Prominent Russians: Darya Saltykova
Darya Nikolayevna Saltykova, commonly known as Saltichikha made her infamous mark with the atrocious killings of her serfs. She enjoyed torturing and mutilating her victims. Saltichikha was the epitome of boyar abuse of serfs in pre-reformation Russia. She pleaded guilty to the murder of at least 138 serfs at her estate, and the torture of many more. The name Saltychikha became a synonym for bestial treatment of the peasants.
Darya Saltykova was a Russian Countess who over a period of years turned from a noblewoman into a vicious serial killer. Her maiden name was Ivanova. Her family members were relatively well-connected with Davidovs, Musin-Pushkins, and Tolstoy’s family. Saltykova married young to Gleb Saltykov and was widowed by the age of 26. She became the richest widow in Moscow. With her husband's death, she inherited the beautiful estate near Moscow called Troitskoe, where she lived with her two young sons and over 600 serfs. She also had good property in Moscow.
While she was married, no one had noticed anything special about her. She just seemed gloomy most of the time. Also she was a very pious woman, who donated a lot to churches and monasteries.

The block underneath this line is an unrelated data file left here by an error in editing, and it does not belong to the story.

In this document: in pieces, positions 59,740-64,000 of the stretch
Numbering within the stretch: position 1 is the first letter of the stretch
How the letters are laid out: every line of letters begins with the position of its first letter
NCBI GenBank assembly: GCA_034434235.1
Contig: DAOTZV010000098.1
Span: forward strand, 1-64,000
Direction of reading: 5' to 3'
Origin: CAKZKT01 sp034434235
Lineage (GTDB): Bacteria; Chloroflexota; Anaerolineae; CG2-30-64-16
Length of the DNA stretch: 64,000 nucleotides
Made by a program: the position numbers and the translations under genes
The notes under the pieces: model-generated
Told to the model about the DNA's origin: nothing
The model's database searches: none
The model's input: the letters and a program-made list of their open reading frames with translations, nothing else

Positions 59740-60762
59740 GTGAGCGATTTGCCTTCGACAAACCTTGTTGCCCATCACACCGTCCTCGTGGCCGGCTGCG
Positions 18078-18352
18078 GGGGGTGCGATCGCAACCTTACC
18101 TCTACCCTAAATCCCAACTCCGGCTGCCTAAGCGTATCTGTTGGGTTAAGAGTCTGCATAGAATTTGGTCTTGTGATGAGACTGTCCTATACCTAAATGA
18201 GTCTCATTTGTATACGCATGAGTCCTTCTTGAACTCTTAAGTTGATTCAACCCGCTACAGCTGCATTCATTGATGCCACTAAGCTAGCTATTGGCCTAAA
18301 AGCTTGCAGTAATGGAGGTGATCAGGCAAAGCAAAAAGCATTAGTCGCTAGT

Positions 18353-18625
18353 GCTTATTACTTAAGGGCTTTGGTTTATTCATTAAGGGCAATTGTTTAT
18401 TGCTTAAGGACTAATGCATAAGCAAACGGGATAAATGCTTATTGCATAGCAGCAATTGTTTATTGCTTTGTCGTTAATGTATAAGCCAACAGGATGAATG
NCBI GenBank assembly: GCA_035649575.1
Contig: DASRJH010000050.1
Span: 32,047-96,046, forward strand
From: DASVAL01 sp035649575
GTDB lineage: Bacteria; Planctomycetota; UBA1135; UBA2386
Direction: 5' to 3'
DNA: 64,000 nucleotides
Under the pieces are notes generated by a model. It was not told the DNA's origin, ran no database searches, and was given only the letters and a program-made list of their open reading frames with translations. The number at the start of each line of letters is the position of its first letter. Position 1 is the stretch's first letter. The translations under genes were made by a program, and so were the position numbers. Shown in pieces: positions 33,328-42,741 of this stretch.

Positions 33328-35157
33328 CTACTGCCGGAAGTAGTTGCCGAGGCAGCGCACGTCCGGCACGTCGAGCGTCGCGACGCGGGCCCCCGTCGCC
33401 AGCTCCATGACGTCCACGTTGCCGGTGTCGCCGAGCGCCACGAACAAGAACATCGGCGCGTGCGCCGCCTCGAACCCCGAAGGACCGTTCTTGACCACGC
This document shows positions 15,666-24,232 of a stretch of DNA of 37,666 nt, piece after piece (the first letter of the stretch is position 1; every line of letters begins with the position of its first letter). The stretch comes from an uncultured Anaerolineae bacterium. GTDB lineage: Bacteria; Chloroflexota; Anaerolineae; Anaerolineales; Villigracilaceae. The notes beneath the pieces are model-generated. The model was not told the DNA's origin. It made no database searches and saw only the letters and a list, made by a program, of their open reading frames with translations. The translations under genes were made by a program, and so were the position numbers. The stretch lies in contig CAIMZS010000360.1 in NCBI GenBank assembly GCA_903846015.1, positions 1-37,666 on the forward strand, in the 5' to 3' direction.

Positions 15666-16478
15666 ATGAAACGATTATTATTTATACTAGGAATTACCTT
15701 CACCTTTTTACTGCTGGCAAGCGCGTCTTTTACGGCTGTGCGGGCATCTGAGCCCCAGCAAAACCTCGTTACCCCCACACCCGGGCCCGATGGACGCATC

One day Saltykova met a young and very handsome Nikolay Tyutchev (the grandfather of well-known Russian poet, Fyodor Tyutchev. As she was getting older and was very lonely, the affair with him raised her spirits a little bit. She soon learned that Tyutchev had a love affair with a young girl and they were even secretly married in church. In blind fury, Saltykova nearly killed her unfaithful lover. Tyutchev and his wife escaped to his relatives’ estate in Moscow and soon fled from the region. Out of revenge Saltykova wanted to kill them, the opportunity was lost.
Soon she started wreaking her anger on her serfs, mostly women. She hated them all. The younger they were, the more she hated them. She treated them as her rivals, giving her enemies no quarter. She tortured children and pregnant women to death by beating them, breaking their bones, throwing them out of the house naked into the frost, pouring boiling water on their bodies and many other vicious and bloody tortures. She didn’t make a habit of killing men - only three accidentally - although she tortured them in a different way. She killed the ones they loved. One of her serfs lost, one by one, three of his wives.